Masala Library By Jiggs Kalra – A Review

Masala Library
It is an experience
Masala Library
It is an experience

We grew up hearing the name of Jiggs Kalra as India’s first celebrated gourmet who knew food as much or more than chefs in the finest of hotels he reviewed, tasted and advised. Off late, Kalra is not in circulation but his son has made a profession out of what was largely his father’s passion. Zorawar Kalra has made Massive Restaurants as one of most successful stand-alone restaurant chain in the country. I have been hearing about Masala Library from my friends in Mumbai. There were great reviews and quite a lot of appreciation. People who met me were thoroughly impressed with their dinner and that set up my high expectations from this brand. Media also has been very charitable to Masala Library which in Delhi is known as Masala Library by Jiggs Kalra. Their deconstructed food, their location and their tasting menu get talked about somewhere and everywhere every now and then.

The Location:

Masala Library by Jiggs Kalra is in the very heart of the city and on one of the most storied roads of New Delhi. It is next to Meridien Hotel, bang on Janpath. Definitely, when it comes to location, this would be one of the top 100 best located stand-alone restaurants in the world. You just don’t need an address to reach here.

Opening Hours:

No 24-hour place and No breakfast. They open only for lunch and dinner, all 7 days of the week, between 12 Noon to 2.30 PM and between 7.00 PM to 1.00 AM.

The Ambience:

Ultramodern and new-age eatery with a huge central light console and a staircase accessible wine cellar, white table cloths and solid cutlery make you feel that you are at a luxury dining place. I didn’t find seats very comfortable, especially for a restaurant which expects you to sit for 3 hours and just eat food. Acoustics are good and the fact that they don’t permit children below 15 years for dinner makes this place work. Remember, this is no large restaurant and the place doesn’t encourage walk-ins and bookings sometime run as much as a week in advance.

The Service

When it comes to service, Masala Library can surely do with lesser number of people and provide better service. They have far too many wait staff and certainly none of them is running around and ensuring a good service. Few of wait staff do require English speaking courses, if they need to adhere to the restaurants policy of “Our staff only speaks in English”. For this highly talked about restaurant, service was below expectations.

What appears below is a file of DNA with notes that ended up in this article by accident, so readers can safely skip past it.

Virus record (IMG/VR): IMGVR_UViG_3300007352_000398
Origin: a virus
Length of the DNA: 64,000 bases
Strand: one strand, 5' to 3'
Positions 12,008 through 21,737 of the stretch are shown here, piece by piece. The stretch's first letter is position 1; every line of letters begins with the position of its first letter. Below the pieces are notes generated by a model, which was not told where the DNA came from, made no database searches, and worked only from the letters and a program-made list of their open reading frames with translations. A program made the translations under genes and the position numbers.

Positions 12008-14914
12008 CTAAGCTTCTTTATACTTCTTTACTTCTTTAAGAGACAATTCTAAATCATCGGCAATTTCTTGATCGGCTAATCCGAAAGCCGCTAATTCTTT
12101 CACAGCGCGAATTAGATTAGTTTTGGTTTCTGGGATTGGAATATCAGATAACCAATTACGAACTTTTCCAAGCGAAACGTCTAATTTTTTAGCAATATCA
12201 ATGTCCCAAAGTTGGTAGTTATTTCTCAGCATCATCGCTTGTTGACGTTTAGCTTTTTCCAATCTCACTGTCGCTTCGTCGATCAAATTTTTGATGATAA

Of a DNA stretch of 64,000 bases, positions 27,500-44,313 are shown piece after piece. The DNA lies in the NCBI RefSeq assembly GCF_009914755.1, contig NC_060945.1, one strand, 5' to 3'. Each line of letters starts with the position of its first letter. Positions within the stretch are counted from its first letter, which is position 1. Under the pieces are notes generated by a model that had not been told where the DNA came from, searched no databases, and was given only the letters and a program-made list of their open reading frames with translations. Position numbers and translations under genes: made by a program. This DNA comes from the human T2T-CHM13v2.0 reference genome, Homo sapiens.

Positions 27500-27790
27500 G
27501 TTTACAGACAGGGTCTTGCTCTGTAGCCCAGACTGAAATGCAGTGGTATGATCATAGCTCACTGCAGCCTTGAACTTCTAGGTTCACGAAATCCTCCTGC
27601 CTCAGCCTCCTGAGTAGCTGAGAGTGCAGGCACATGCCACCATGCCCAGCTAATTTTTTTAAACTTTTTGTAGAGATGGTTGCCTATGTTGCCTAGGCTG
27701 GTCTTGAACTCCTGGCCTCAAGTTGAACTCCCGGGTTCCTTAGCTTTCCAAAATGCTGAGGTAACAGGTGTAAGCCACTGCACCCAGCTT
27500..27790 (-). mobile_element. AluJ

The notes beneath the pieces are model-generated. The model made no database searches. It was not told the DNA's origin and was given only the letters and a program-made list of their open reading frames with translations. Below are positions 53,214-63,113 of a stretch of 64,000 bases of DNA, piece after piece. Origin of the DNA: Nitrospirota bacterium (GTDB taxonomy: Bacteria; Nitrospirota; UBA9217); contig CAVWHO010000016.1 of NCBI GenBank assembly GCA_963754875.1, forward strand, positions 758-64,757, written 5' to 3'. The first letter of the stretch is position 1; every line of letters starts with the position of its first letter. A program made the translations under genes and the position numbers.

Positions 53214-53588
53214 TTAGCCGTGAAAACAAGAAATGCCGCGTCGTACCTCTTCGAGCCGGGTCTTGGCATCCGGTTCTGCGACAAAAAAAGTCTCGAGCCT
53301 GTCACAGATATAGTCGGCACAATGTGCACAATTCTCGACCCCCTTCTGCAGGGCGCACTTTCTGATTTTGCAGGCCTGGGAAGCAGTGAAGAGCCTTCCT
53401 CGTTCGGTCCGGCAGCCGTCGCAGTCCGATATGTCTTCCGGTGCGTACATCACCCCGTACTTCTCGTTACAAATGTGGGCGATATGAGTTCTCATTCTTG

The Price

Very expensive when you pay in Rupees and expensive even when you convert them to Dollars. Dinner for 3 was Rs. 11,500 with 2 non-alcoholic beverages, 1 bottle of water and tasting menu for all three.


They have a tasting menu which requires at-least 15 minutes to comprehend and understand. The menu consists of 19 bite-size individual dishes brought on your table, so it is at-least 19 times that you interact with the wait staff and listen to their commentary about the food being served to you in totally lost English accent. They claim to be a modern Indian fusion eatery, hence all bite size meals have their own in-house take on regular fare. Over 40 different items came to our table. More than half were just brilliant, most from the other half were between good and excellent but there were 4 which deserved no place on the table. These 4 essentially diluted some of the exceptionally beautiful and well curated experience. Their de-constructed samosa was a huge hit with all 3 on the table. Mushroom Chai which was no Chai but a soup served in kettle and poured in cups was an interesting innovation. Black cod Khichri was just about average but their quail was mind blowing, very fresh, very tender and flavor-full. Tiny little Vada with a transparent plastic tube which had Rasam was something you can keep on having for half an hour or so. Lack of Paneer dishes was really felt as one person on the table was vegetarian. I haven’t been to a restaurant in Delhi which offers a full menu for vegetarians and has nothing in Paneer. Desserts were served together, 3 at a time. Ashen Kulfi stood out and so did Jalebi Caviar. Of course, Jalebi Caviar did not have any caviar in it and it was Jalebi which was made to look like golden Caviar. Belgian chocolate ganache was a great finale.

Nearby tourist attractions:

With India Gate to your right & Connaught Place to your left, you have enough to do around this place, before and after meal. I recommend leaving your car in Parliament Street parking and walking down to this place to build an appetite. It is a clean garbage free European style walk. Post dinner, you can burn freshly minted calories by walking back to the parking after having a look at the India Gate and celebration of India at its lawns.